By Paul Goble
For more than two decades, various international consortia have talked about organizing trade corridors between Europe and Asia to bypass the Russian Federation. Now, Moscow has turned the tables and announced plans to create two east-west trade corridors to bypass Kazakhstan which it increasingly views as an obstacle.
This summer, Russian officials have announced the start of construction of two new transportation corridors from China to Europe that will bypass Kazakhstan: one via Kyrgyzstan, Uzbekistan and Turkmenistan and then via the Caspian Sea to Astrakhan, and a second by extending the Moscow-Kazan railroad through the Altai Republic or Mongolia.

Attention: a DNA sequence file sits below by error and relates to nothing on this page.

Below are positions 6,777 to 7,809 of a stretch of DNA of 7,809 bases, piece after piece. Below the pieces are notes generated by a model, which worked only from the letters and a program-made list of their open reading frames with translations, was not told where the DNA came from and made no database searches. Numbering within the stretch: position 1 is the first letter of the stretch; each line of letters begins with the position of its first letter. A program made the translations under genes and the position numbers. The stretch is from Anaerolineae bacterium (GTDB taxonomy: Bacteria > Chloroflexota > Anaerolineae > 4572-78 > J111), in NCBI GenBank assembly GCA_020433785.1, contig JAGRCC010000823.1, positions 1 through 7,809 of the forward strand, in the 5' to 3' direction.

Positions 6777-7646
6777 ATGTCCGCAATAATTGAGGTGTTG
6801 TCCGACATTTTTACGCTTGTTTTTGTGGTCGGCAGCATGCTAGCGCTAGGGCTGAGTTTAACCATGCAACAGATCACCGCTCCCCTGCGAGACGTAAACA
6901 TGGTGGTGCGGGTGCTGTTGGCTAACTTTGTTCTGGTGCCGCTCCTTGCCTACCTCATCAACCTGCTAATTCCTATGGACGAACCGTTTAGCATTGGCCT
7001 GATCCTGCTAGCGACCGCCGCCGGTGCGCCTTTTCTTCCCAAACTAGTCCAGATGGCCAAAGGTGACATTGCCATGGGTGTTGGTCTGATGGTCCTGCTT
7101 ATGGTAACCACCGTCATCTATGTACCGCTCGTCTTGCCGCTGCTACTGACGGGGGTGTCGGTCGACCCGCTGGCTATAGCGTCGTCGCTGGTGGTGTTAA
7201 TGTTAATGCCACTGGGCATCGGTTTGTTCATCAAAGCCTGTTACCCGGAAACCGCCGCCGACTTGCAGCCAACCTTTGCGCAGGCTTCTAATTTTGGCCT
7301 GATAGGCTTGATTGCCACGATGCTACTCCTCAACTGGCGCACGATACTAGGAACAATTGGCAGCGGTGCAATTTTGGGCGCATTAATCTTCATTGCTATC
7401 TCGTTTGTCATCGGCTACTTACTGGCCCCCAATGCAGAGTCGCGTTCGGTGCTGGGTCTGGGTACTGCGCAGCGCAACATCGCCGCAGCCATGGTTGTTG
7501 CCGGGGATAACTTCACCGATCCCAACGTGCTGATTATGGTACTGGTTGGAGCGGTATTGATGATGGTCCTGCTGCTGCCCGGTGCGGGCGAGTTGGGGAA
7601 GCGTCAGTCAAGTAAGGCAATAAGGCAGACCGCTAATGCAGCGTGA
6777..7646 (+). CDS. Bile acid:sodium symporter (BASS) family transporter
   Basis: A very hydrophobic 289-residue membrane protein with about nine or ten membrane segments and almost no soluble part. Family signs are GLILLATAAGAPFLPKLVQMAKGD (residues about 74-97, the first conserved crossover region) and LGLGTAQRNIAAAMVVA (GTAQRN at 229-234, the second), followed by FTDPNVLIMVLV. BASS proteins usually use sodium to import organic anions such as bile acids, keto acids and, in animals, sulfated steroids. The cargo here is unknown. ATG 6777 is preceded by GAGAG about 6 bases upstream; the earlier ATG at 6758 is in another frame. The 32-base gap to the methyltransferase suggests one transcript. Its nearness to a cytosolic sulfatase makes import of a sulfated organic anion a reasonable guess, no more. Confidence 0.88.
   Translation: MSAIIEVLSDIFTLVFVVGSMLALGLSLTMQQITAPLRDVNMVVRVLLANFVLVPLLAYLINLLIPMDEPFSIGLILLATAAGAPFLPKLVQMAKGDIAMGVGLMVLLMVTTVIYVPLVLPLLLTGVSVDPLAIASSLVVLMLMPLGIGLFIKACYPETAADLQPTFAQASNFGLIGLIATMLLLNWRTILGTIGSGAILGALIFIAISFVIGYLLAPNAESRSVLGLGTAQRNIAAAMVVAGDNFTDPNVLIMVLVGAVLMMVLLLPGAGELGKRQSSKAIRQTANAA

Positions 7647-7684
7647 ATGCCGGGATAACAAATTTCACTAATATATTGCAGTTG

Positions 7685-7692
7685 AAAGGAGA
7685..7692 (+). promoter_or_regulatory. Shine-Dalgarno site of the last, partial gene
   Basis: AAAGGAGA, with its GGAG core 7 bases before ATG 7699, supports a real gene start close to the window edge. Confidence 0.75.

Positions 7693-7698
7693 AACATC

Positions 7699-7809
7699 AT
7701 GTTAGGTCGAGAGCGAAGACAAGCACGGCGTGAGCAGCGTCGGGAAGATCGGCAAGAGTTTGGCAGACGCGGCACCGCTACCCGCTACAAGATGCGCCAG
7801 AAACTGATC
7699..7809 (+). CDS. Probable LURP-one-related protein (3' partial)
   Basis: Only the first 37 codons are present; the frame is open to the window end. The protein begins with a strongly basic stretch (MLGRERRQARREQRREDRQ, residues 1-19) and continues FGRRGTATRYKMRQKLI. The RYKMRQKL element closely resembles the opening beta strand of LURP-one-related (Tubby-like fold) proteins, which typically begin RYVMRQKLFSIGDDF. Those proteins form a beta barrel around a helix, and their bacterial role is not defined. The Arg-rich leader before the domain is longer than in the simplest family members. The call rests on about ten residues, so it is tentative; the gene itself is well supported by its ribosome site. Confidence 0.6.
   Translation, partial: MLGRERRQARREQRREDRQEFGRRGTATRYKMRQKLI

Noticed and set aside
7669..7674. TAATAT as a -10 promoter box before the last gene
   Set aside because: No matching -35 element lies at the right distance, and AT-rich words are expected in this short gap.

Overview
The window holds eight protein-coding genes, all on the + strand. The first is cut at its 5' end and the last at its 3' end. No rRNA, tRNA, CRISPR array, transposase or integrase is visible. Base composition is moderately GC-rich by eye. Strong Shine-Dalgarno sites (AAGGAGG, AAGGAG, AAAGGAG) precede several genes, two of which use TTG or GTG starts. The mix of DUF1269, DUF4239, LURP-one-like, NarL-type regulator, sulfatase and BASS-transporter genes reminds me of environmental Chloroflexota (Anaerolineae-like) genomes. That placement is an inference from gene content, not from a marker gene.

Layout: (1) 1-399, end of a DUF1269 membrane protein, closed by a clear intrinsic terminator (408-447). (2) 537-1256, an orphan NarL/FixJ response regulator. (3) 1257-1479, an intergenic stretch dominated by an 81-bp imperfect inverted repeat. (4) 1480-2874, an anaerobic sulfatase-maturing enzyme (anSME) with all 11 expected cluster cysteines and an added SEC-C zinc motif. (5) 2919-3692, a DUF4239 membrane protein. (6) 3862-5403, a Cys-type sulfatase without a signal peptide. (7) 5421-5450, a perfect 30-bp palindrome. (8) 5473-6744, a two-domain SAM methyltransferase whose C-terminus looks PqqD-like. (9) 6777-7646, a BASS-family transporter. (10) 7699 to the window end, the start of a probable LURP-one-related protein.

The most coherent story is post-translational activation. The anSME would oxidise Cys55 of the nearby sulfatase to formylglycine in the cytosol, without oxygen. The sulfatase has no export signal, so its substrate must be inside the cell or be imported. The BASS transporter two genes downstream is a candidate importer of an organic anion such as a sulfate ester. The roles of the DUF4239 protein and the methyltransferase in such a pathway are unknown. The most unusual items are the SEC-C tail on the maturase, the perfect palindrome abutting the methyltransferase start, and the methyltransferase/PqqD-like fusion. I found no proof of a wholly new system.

Some Kazakhstan experts are concerned about this development, but Aleksandr Knyazev of MGIMO says that they shouldn’t see this latest move as directed primarily against Kazakhstan, although there are elements in it that have that consequence, as a desire by Moscow and Beijing to diversity east-west corridors (qmonitor.kz/politics/6048).
Moscow is angry at Kazakhstan for delays at its borders, at least some of which reflect monitoring by American contractors to ensure that sanctioned goods don’t enter the Russian market. But so is Kyrgyzstan and China, Knyazev says, stressing that the Russian side still views Kazakhstan as a partner.
In any case, the construction of these two routes will take some time, possibly years, and so what Moscow has done in making these announcements is likely more a warning to the Kazakh authorities of what could happen rather than a certainty that Moscow plans to isolate Kazakhstan regardless of what Astana does.